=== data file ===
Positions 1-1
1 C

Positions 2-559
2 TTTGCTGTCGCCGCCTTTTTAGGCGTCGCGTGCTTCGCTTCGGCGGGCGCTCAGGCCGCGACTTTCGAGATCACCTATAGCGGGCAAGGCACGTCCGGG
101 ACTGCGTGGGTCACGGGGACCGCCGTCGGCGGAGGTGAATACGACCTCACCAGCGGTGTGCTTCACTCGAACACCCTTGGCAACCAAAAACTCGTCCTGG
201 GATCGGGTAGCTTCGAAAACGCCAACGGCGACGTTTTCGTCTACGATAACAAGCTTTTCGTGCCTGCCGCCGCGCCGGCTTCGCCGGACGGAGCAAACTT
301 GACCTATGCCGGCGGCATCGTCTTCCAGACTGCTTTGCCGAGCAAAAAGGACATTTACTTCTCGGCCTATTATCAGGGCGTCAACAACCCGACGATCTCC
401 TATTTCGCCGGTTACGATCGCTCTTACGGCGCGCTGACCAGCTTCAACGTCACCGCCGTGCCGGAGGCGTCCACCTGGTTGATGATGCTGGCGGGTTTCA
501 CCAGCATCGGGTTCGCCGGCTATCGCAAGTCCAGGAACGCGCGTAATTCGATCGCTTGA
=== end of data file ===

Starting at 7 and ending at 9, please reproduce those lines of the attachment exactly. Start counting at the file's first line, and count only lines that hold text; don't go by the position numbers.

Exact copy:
301 GACCTATGCCGGCGGCATCGTCTTCCAGACTGCTTTGCCGAGCAAAAAGGACATTTACTTCTCGGCCTATTATCAGGGCGTCAACAACCCGACGATCTCC
401 TATTTCGCCGGTTACGATCGCTCTTACGGCGCGCTGACCAGCTTCAACGTCACCGCCGTGCCGGAGGCGTCCACCTGGTTGATGATGCTGGCGGGTTTCA
501 CCAGCATCGGGTTCGCCGGCTATCGCAAGTCCAGGAACGCGCGTAATTCGATCGCTTGA